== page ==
With the outbreak of SARS in 2003, I started exploring the theme of contagion artistically, linking mosaic art with viruses. Global contamination is a concern that has become poignant once again, with the recent outbreak of the new coronavirus (COVID-19) in Wuhan [武汉], China.
Cheap Import (2003), was the first work that I produced having contagion in mind. It explored the idea of economic globalization and the rapid spread of diseases, paralleling the availability of cheap imported goods with the outbreak of SARS and its global pandemic potential.
Cheap Import is a seminal work for me, initiating an unprecedent research into mosaic art and practice. It served as the starting point for an exploration of the themes of biochemical and memetic contamination that culminated with my first individual exhibition in Brazil (2014). My solo show Infectious Narratives was hosted by the Art Gallery of the Fluminense Federal University in Niterói, Rio de Janeiro. The exhibition evidenced the double meaning of the word culture: microbial or viral and culture as a human activity. As with all pandemic scares, the presence of masks created an atmosphere of discomfort among the visitors, and added a pinch of humour and dissent.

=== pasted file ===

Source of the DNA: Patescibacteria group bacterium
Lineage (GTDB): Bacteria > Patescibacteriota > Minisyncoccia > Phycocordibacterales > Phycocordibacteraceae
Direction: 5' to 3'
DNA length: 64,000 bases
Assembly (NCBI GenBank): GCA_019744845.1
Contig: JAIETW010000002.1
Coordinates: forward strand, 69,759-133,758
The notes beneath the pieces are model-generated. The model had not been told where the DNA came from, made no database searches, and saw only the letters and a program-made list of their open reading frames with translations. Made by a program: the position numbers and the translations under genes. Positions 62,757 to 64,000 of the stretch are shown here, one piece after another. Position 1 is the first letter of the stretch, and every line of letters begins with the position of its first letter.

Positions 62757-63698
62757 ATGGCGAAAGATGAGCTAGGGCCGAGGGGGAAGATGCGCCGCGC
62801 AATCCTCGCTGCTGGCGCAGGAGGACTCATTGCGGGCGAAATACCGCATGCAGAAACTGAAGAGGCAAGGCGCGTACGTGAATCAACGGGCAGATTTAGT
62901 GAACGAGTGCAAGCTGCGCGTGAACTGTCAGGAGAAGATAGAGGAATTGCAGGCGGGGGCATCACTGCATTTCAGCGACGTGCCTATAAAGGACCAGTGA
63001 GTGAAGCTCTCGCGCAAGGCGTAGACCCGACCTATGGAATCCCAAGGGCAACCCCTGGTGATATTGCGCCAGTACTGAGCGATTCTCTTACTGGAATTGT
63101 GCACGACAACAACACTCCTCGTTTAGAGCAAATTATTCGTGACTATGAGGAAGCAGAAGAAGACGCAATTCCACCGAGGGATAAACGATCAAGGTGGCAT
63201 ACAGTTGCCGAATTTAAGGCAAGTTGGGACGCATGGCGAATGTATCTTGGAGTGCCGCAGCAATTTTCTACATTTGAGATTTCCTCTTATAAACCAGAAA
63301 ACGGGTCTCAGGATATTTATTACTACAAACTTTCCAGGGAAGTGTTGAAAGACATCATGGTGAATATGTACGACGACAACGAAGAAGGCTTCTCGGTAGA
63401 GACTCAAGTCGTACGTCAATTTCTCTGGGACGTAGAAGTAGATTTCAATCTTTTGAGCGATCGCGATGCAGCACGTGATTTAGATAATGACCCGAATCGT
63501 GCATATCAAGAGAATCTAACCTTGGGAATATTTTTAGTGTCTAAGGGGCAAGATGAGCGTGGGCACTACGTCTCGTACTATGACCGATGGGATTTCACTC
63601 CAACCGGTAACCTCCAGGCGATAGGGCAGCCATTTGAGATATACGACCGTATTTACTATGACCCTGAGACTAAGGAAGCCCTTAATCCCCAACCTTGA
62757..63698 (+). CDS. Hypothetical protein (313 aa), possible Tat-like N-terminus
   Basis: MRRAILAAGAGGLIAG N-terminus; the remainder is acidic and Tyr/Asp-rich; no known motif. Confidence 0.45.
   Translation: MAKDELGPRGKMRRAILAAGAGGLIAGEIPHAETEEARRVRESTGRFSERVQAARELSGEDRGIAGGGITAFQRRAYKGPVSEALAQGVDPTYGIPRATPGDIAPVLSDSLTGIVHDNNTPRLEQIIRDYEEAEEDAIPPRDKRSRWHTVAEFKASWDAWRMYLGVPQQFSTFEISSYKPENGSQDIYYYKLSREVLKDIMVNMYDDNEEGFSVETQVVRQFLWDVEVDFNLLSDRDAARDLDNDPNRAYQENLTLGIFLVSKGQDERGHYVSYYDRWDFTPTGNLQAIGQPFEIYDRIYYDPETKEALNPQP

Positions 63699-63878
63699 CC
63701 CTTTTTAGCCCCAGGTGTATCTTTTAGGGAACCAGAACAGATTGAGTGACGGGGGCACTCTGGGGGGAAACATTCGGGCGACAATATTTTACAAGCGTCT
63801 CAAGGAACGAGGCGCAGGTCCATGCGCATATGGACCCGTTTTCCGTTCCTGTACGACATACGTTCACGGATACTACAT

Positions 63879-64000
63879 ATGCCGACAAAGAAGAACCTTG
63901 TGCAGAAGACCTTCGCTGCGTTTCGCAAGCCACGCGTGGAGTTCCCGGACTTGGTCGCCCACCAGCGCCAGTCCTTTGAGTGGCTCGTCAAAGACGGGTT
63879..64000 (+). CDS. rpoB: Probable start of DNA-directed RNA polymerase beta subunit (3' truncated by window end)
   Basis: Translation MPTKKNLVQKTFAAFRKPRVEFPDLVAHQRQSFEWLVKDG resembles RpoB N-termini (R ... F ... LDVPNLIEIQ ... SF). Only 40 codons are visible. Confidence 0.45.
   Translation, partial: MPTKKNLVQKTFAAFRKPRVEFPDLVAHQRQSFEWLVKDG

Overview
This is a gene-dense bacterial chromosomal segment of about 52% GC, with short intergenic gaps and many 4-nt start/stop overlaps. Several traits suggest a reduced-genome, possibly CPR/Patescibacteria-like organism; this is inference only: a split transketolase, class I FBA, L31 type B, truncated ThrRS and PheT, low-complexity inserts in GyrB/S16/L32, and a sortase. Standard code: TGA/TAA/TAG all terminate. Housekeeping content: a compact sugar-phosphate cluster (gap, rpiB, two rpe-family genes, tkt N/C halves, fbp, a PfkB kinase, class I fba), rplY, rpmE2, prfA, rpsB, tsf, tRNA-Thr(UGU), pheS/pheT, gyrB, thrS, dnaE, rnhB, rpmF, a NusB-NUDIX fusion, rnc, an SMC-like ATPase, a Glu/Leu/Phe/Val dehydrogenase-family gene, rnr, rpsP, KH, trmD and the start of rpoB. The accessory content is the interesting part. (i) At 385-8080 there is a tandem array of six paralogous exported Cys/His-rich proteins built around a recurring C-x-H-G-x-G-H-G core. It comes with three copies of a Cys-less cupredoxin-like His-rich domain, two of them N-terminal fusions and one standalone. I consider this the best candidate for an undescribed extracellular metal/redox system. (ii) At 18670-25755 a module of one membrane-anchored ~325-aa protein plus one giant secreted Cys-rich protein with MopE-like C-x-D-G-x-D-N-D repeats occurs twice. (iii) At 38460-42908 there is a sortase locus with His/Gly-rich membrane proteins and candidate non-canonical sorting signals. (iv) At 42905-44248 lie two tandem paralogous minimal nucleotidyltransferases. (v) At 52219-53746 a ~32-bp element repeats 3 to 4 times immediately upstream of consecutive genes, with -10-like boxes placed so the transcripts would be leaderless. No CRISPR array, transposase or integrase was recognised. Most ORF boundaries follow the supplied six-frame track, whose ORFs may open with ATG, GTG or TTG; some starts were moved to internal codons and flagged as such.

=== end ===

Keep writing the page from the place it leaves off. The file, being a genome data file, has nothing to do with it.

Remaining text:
In 2016, the exhibition travelled to the museum Guido Viaro in Curitiba, when the Zika virus was wreaking havoc in the country, becoming an international concern.
Related blog posts: Aedes Aegypti | Viral
Catalogue: Infectious Narratives
Coronavirus | Zika virus | SARS | Memetics | Wuhan
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